Smithsonite

Smithsonite


Composition: ZnCO3
Crystal System : Trigonal
Colours: Colourless, white, grey, apple-green, blue-green, turquoise-blue, rose-pink, salmon-pink, orange-red, yellow
Lustre : Vitreous, oily, pearly
Hardness (H) : 4.0-4.5
Specific Gravity (S.G) : 4.2
References: Cairncross (2010)

Distribution

Abundant. Occurs in all three oxidation zones.

Occurrence

  • Supergene
  • 1st Oxidation Zone
  • 2nd Oxidation Zone
  • 3rd Oxidation Zone

Notable Finds

From the first oxidation zone white, beige-coloured, and green smithsonites were particularly abundant. Large plates of drusy green smithsonites and the epimorphic casts, or "zinkschalen" are particularly notable, and the rare parageneses in which smithsonite is associated with otavite or with tsumebite are especially desireable. In the second oxidation zone, on 28 Level for example, very aesthetic groups of modified pink rhombohedra - the classic cobaltoan smithsonites - were found (Clive King, personal communication to M.Southwood). Perhaps the best-known named pocket - the so-called "Blue Pocket" was discovered in the mid 1970s and is believed to have come from the second oxidation zone (?). In the third oxidation zone, salmon-pink and pinkish-red rhombs of "manganoan" smithsonite were discovered between 45 and 47 levels, on a matrix of massive tennantite, pyrite and germanite, and associated with crystallised chalcocite (Gebhard, 1999); apple-green smithsonites were again encountered in the third oxidation zone.

Paragenetic and General Notes

Smithsonite was comfortably the most abundant secondary zinc mineral at Tsumeb and subordinate, in volume terms, only to cerussite in the supergene assemblage (Keller, 1977).

It occurs in all three oxidation zones, and with a wide lateral footprint, occurring in cavities in the country rock well away from the locus of primary mineralisation, as well as in immediate contact with oxidising sulphides.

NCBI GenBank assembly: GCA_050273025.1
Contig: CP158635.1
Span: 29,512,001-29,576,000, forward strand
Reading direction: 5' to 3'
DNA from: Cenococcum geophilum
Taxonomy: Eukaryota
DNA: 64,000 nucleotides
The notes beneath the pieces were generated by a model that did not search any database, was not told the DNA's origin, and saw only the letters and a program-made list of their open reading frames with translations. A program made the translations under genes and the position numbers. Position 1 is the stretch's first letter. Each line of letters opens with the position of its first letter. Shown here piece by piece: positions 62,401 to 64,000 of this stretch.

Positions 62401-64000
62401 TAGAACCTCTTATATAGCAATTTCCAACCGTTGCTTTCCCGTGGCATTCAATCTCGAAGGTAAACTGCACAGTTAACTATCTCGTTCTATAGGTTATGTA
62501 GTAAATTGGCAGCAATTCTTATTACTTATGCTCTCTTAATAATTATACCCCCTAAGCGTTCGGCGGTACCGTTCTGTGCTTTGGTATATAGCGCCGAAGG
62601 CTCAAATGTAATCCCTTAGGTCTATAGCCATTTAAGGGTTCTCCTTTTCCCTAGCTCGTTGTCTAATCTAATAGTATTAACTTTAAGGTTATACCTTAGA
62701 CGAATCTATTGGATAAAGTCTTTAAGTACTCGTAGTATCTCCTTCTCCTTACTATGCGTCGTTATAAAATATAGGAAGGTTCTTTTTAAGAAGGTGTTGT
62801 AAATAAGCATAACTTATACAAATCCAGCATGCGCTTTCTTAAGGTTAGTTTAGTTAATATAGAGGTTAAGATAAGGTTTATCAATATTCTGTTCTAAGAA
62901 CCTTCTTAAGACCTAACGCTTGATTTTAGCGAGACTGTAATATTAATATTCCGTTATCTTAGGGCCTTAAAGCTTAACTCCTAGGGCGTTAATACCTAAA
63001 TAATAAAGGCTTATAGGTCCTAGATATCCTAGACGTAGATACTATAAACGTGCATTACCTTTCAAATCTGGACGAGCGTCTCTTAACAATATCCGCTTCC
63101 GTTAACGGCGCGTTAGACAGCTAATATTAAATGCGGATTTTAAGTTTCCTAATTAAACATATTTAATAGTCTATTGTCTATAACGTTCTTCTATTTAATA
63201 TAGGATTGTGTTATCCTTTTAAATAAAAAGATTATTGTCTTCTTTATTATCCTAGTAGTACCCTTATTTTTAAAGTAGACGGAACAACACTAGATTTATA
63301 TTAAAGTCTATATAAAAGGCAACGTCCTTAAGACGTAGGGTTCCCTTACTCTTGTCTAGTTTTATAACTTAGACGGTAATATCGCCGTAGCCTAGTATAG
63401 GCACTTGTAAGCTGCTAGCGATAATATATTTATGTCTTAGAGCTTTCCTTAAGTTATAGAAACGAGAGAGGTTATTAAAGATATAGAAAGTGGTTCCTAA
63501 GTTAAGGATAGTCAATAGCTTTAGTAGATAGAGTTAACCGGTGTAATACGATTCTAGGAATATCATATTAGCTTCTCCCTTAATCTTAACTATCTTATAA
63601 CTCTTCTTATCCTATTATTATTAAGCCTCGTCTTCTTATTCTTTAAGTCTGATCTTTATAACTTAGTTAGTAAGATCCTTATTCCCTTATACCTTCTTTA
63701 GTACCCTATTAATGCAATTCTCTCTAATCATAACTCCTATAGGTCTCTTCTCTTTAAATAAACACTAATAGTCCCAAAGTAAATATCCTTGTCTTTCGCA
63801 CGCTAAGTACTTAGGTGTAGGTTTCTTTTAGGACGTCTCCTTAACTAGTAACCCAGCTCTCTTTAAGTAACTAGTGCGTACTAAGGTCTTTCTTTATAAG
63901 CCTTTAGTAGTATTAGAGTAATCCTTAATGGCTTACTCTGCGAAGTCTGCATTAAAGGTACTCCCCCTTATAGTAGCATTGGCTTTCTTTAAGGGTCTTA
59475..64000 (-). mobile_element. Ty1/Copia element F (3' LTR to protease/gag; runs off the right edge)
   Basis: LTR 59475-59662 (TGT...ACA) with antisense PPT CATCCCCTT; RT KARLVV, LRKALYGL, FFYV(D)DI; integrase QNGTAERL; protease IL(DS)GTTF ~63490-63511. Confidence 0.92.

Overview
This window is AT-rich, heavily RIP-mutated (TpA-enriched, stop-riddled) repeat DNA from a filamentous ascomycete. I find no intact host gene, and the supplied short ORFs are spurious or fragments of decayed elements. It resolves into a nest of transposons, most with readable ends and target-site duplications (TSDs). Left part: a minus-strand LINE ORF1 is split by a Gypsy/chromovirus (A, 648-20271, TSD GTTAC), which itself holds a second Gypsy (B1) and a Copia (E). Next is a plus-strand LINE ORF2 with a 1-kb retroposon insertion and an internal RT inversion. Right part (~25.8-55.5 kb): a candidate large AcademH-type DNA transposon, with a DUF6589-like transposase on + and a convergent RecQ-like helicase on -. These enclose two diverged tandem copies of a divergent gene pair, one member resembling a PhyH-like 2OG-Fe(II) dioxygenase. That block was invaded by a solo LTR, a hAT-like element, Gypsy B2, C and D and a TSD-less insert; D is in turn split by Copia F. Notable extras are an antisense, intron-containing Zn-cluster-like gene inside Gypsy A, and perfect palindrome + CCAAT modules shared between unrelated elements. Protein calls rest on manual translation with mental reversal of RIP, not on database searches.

Smithsonite occurs in a very wide range of colours and habits, and has been recorded in association with more than 50 other secondary minerals. Individual crystals are most commonly modified rhombohedrons, but combinations of prism and rhombohedron, and scalenohedrons, are also noted. Composite crystals and aggregates are typical, and highly varied.

Varietal names, based on colour are:

(1) Cuprian smithsonite (greens and blues);

(2) Cobaltoan smithsonite (pink);

(3) Manganoan smithsonite (salmon-pink to pinkish red);

(4) Cadmian smithsonite (yellow).

These terms, strictly speaking, should be used with caution unless backed by analysis; the distinction between "cobaltoan" and "manganoan" based on the perceived shade of pink seems particularly prone to error!

Although a very common mineral, and an important component of Keller's (1977) "Type I" parageneses (i.e. mineral sequences forming at higher pH ranges), smithsonite occurs in a smaller number of assemblages than cerussite. Typically, smithsonite is found alone, or with just one or two secondary associates. Keller (op.cit.) notes the following specific parageneses:

(1) (dundasite + smithsonite(i)) >> cerussite >> smithsonite(ii).

(2) (willemite(i) + smithsonite(i)) >> (rosasite + duftite) or mimetite >> willemite(ii) >> cerussite  >> smithsonite(ii).

Smithsonite is reported to form pseudomorphs after the following minerals:  aragonite (rare); azurite (rare); calcite (rare); cerussite (rare); enargite (rare); wulfenite (rare, as epimorphs).